Photog raphy & Stor y by CAROLYN GARRIS

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If you don’t like the taste of pomegranate seeds you can still reap the benets of the fruit’s anti-aging properties by making a facial scrub. The oil from the seeds helps strengthen the outer layer of your skin, which in turn reduces or delays wrinkles. I found several ideas for pomegranate scrubs, but in the end I made up my own recipe. 


recipes

V 2–3 TB. honey V ½ cup crushed pomegranate seeds with juice V ½ cup white sugar V Mixing bowl V Paper towels (optional) V Wooden spoon | WILLOW AND SAGE I

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Cut open the fruit. To do this, make a slit with a sharp knife and then pry the halves open. You can do this in the sink or in a bowl of water to prevent the deep, dark red juice from splattering and potentially staining your clothes or counter. Once the fruit is open, start picking out the seeds. Again, you can do this while the fruit is submerged in a bowl of water. The seeds will sink and the white eshy part oats, making it easy to separate. Pour honey into a bowl and add the seeds. Crush the seeds with a wooden spoon. I lightly covered the top of my bowl with a paper towel because juice was spraying as I crushed the seeds. Add the sugar and stir. You can use more sugar if you want a thicker scrub. You can either leave the crushed seeds in the scrub or remove them after you’ve juiced them. I left mine in to add more texture to the scrub. Creating this scrub changed how I felt about pomegranates; I am now in love with them. The natural color is sensational, and the benets cannot be denied. And the pomegranate facial scrub looks good enough to eat. I bet you could eat it like jam! Honey, sugar and pomegranates — all natural and yummy. Could this be the fountain of youth? I’ll keep you posted on my antioxidant, anti-wrinkle solution. 

Carolyn Garris is a freelance marketing manager and a blogger. She posts a variety of projects on her blog, “Homework,” which you can nd at carolynshomework.com.

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WILLOW AND SAGE | Winter 2016 I

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recipes

by PRISCILLA PARK Romantic and timeless, roses have always been one of my favorite owers, so I wanted to nd a way to incorporate them into a beauty product. Rose water and rose absolute are commonly used in skincare products, but how about making something with real rose petals? I also wanted to incorporate frankincense essential oil as well as ground spice, as it is well known for its healing and skin-rejuvenating properties; plus, it’s warm, spicy aroma blends perfectly with roses. After doing some research on botanical face scrubs and washes, I got to work to nd the perfect combination of ingredients, and I came up with our popular Frankincense and Rose Petal Face Scrub. It has turned out to be one of our best-selling scrubs and my all-time favorite.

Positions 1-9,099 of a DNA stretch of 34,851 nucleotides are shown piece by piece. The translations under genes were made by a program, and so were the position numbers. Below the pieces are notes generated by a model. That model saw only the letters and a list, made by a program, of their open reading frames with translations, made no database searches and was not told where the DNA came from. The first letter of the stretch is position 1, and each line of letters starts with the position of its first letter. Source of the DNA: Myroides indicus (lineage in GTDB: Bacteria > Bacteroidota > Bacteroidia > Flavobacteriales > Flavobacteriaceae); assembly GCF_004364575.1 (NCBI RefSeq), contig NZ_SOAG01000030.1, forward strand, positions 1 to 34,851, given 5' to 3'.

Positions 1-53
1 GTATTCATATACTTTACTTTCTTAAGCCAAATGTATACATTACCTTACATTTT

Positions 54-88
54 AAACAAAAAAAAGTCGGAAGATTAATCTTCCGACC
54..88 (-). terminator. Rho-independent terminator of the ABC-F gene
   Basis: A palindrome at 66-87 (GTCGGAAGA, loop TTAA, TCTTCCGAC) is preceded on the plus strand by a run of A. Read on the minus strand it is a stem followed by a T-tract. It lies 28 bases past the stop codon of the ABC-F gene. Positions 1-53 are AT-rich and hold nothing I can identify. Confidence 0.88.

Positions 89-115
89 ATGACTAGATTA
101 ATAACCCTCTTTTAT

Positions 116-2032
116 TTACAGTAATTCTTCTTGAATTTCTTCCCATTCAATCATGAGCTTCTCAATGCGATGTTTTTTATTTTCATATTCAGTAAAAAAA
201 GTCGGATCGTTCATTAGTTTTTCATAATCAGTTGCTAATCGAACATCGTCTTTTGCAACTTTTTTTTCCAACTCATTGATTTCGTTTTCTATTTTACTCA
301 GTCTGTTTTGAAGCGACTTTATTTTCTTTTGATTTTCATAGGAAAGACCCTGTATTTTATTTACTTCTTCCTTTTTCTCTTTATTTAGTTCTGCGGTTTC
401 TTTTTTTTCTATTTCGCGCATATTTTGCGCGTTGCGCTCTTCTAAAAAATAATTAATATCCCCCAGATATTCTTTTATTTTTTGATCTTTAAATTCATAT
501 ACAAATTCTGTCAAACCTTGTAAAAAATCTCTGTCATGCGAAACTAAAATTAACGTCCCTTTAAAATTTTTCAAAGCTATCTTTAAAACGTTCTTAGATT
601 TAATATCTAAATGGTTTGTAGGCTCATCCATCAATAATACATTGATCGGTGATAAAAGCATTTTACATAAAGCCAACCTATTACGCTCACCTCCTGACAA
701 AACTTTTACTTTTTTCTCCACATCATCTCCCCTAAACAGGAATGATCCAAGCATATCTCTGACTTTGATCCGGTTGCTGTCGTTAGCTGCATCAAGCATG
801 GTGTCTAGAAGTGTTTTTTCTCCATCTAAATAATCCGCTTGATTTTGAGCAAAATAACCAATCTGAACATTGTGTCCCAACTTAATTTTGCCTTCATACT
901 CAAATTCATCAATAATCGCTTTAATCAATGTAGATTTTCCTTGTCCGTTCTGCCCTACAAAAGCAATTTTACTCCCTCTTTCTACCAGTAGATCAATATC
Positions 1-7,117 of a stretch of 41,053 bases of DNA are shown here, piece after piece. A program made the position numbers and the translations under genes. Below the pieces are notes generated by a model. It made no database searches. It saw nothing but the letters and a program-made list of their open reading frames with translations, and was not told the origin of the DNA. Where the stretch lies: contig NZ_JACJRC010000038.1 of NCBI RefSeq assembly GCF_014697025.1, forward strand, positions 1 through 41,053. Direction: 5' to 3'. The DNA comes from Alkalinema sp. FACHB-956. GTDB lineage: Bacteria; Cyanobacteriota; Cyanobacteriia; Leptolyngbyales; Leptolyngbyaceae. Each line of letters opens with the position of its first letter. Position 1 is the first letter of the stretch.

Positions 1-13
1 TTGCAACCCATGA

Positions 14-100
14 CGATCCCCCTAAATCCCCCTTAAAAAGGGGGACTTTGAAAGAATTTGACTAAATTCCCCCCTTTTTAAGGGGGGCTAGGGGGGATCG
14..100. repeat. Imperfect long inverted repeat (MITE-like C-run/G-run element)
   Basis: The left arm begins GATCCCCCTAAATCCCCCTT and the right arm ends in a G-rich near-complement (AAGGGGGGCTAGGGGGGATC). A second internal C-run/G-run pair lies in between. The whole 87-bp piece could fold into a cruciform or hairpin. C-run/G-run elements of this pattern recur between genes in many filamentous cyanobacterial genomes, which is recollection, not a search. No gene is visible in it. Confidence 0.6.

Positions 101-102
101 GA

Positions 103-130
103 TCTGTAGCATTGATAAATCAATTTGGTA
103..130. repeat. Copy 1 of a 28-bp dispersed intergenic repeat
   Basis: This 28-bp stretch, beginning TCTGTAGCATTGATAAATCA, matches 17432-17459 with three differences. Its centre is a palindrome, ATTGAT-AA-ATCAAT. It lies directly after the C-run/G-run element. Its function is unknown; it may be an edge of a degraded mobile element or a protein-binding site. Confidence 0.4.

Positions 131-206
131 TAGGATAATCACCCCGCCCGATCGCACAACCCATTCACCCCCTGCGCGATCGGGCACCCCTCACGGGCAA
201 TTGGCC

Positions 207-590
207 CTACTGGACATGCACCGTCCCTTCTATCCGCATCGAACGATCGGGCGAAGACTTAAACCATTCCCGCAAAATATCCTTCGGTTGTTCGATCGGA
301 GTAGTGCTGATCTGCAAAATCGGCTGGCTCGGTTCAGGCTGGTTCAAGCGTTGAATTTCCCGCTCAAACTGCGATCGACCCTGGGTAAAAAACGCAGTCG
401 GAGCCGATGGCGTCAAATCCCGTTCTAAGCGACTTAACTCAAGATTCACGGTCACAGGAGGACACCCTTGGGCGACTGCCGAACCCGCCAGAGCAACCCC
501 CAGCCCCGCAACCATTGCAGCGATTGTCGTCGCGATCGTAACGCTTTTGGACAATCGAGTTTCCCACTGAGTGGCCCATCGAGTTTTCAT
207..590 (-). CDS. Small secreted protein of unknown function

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V V V V V V V V

1 tsp. dried rose petals 1 tsp. dried chamomile flowers 1 tsp. old-fashioned oats 1 tsp. rice 2 frankincense tears 1–2 whole cloves 4 tsp. rice bran oil/oil of your choice 1–2 drops frankincense essential oil

Combine rose petals, chamomile owers, oats, rice, frankincense tears, and cloves in a spice grinder, and grind into a ne powder. Using a whisk, mix ground ingredients with rice bran oil and frankincense essential oil until evenly mixed. Store in a container and keep in a cool place. To keep the product fresh as long as possible, avoid getting water in the container by using a spoon to scoop out desired amount of scrub. To use, simply apply scrub to a clean, wet face, gently rubbing in a circular motion. Wash the scrub off with warm water. Your skin will feel amazing!  Priscilla Park is the owner and creator of Sophia Rose Natural Bath & Body. Visit sophiarosenaturalbathnbody.madefreshly.com to see more of her natural, wholesome products. Follow along on Facebook (sophiarosenaturalbnb) and Instagram (@sophiarosenaturalbathnbody). Dried rose, frankincense essential oil, and other products featured in this project are available at stampington.com/the-shoppe-at-somerset.

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by STEPHANIE ROSE Himalayan pink salt is prized for its therapeutic properties. It is full of minerals that work as a powerful detoxiďƒžer for your skin. When combined with moisturizing coconut and sweet almond oils, this salt scrub is perfect for stimulating and healing skin. I like to use this scrub just before settling into a warm bath. 

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recipes

V V V V V V V

1 oz. sweet almond oil 10 drops rose geranium essential oil 2 oz. coconut oil 5 drops pink grapefruit essential oil 5 drops ylang ylang essential oil 8 oz. pink Himalayan sea salt Dried rose petals (optional) | WILLOW AND SAGE I